Something weird that we practice is Yu sheng and lo hei. People gather around to toss a $SG188 ($140) salad full of symbolism, half of it ends up on the floor, and nobody actually enjoys eating the rest of it. — Sharon Shum, Asia Content Manager

South Korea

People in both North and South Korea celebrate the Lunar New Year, which we call Seollal (Korean New Year). It is one of South Korea’s most important holidays, which provides a rare time and opportunity for us to go home and reunite with our family. Because of this, there’s usually a mass exodus out of the capital Seoul every year.

South Koreans eat one bowl of “tteokguk” (sliced rice cake soup) during the holidays; eating this means you grow one year older. When we were children, my brothers and I tried to eat more bowls to become adults as soon as possible. Now, we try not to eat it anymore to avoid becoming older.

"Tteokguk" by Xiaolongimnida via Flickr. CC2.0.

We also carry out memorial rites for our ancestors. Women usually cook food and men carry out the rites. Thus, after the holidays, the divorce rate skyrockets and the sales of luxury products soars, because many women feel stressed out.

Another tradition is performing the formal bow sebae to older family members. After sebae, younger family members receive white envelopes with some money.

However, today, more young South Koreans tend to spend Seollal alone. They travel, work, or study during the holiday to take advantage of the free time. Many are also tired of answering questions from older relatives like “What is your future plan?” “When are you going to get a job?” “You should marry/have a baby.” “Do you have a boyfriend/girlfriend?” — Junhyup Kwon, Korea Writer


Although Filipinos of Chinese descent only make up about 5 percent of the population, CNY is still considered a national holiday. Most Filipinos partake in celebrations by eating Chinese food, consulting feng shui experts, and giving away ang paos. I’m half-Chinese and these are the traditions my family upholds too.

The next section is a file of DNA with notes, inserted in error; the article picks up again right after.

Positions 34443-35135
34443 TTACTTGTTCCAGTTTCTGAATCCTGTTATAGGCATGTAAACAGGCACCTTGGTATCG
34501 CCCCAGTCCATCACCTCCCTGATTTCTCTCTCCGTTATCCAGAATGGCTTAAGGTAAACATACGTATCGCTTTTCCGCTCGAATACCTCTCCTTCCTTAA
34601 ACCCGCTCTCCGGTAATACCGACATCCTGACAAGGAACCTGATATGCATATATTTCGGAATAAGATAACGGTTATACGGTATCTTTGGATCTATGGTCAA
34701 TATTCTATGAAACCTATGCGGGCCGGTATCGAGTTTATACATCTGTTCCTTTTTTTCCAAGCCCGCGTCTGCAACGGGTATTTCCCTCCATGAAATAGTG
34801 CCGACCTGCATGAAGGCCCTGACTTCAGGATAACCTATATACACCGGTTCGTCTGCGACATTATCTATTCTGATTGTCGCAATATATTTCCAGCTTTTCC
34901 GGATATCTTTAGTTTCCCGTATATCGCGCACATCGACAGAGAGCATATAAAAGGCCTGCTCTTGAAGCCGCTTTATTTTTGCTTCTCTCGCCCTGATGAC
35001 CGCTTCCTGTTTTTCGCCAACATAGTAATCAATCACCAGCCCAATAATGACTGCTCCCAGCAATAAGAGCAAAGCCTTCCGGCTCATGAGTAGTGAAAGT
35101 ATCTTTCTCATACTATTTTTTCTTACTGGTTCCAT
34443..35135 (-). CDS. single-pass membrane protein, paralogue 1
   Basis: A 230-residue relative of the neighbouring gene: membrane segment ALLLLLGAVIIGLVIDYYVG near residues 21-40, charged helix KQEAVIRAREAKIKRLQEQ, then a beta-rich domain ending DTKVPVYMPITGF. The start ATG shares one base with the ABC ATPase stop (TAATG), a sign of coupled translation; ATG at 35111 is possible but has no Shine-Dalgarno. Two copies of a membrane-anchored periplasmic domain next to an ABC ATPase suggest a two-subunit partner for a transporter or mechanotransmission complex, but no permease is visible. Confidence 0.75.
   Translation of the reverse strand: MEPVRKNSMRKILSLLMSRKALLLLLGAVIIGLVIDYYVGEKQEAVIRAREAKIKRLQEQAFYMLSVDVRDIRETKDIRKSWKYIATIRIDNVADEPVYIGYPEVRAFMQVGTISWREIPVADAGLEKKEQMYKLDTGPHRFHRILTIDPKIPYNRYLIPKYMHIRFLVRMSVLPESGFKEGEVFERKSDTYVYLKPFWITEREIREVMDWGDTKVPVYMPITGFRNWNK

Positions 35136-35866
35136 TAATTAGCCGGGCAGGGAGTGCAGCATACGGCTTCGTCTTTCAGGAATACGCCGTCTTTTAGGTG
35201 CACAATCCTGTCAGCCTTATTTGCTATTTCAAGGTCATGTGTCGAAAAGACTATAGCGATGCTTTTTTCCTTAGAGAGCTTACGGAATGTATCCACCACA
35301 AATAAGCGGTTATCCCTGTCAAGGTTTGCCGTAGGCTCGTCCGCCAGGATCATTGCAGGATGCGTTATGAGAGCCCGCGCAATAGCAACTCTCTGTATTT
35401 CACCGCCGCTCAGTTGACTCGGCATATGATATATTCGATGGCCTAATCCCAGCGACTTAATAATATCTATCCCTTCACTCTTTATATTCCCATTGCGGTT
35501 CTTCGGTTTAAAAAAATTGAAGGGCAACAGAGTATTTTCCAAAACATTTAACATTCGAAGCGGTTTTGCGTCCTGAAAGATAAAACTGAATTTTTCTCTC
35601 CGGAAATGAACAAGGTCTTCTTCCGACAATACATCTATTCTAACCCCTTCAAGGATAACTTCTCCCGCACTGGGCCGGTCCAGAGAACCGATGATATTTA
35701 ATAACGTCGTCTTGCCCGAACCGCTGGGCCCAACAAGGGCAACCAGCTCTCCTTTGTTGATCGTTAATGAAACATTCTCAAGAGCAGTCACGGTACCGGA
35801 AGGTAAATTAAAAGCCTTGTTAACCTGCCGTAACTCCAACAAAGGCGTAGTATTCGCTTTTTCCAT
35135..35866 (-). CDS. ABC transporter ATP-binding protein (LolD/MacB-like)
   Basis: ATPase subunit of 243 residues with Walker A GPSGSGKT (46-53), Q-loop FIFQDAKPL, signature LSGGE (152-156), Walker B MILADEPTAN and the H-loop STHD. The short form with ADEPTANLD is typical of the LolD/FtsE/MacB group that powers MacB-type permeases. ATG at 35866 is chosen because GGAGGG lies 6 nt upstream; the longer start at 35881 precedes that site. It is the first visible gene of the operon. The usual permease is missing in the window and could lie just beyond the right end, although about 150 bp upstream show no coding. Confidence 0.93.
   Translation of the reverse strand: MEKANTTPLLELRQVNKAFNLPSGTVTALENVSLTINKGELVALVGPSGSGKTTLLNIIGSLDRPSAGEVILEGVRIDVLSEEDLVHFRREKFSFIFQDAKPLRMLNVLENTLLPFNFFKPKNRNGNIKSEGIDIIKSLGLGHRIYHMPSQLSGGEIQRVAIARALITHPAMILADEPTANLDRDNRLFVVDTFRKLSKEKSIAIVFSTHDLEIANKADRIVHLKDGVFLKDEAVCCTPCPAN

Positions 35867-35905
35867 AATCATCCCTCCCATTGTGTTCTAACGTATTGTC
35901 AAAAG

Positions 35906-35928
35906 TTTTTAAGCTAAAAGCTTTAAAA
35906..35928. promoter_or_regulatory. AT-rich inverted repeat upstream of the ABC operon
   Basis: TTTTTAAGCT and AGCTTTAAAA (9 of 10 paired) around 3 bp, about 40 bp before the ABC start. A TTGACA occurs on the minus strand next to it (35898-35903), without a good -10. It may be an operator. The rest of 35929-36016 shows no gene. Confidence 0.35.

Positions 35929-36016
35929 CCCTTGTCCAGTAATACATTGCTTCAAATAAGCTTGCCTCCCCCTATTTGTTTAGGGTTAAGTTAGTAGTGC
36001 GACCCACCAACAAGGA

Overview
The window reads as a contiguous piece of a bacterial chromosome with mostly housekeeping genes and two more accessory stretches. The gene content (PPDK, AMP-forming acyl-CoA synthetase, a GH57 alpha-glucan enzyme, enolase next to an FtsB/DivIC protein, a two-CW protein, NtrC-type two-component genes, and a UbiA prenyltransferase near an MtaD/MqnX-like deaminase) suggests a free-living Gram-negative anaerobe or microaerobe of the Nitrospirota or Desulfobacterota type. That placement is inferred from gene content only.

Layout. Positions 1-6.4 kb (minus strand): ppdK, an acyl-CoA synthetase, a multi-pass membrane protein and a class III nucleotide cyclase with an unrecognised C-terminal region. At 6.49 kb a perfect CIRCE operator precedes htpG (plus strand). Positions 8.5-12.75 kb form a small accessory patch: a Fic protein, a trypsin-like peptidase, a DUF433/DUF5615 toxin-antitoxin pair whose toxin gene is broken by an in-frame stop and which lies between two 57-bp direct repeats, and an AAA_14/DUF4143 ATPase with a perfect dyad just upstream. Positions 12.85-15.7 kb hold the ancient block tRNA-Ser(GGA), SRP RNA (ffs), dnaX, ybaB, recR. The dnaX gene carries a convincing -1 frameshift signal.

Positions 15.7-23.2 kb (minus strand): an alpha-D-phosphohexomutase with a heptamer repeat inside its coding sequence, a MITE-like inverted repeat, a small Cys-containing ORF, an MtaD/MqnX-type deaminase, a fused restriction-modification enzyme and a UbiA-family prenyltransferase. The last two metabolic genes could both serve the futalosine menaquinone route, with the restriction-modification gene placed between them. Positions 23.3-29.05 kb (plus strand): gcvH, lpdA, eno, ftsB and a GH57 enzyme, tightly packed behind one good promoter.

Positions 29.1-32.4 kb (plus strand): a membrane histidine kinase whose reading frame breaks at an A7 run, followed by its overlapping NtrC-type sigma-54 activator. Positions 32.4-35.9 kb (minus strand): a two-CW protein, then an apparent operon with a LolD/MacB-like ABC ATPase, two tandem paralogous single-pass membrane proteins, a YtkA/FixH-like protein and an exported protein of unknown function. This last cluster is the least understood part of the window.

Ang Pao, Photo by Mae Mu on Unsplash.

Some more traditional families make it a point to visit the Binondo district in Manila, the oldest Chinatown in the world. Accompanied by a loud banging of drums, they watch dragon and lion dancers move from one house or establishment to another to collect the ang paos hanging on gates and doors. There’s also a fireworks display, which is believed to ward off bad luck and evil spirits.

Like any celebration, there’s also food involved. The most popular delicacy in the Philippines this time of the year is tikoy (year cake), a sticky rice dish usually dipped in egg before frying. It symbolises unity in the family and is gifted to relatives and friends, including those who are not Chinese. Other popular dishes with symbolism include noodles (long life), fish (good fortune), and dumplings (currency/money).

Other traditions include cleaning houses before the New Year and decorating them with plants that symbolise life and renewal. Using a broom during New Year’s Day is like ‘sweeping away’ your wealth. People also pay off their debts for a fresh start and make sure that rice cookers are full, as an empty one is a bad sign for the year ahead. — Lia Savillo, Asia Writer


The public celebration of CNY is fairly new in Indonesia. It was only embraced during the Gus Dur era in the 2000s but has grown so fast and is now huge, especially in Jakarta.

The Indonesian population is 1.2 percent Chinese and back in the day, they were the only ones who celebrated CNY. Now, everyone seems to be celebrating some of the cultural practices, which I think is very cool. Malls are filled with installations, events, performances, and sales.

A lot of my schoolmates in middle school were Chinese so every CNY, there was a big celebration where we sang, danced, and performed in plays.

Mahjong, a traditional Chinese gambling game played during Chinese new Year. Photo by LuiGee999 via Flickr. CC2.0.

For Chinese-Indonesians, there is definitely a feast and a ton of praying to ancestors. One of my friends’ families would drink and gamble with each other using their ang pao money. The concept of ang pao has spread to the general public as well, though I get them during Ramadan. — Omar Prazhari, Digital Socials Producer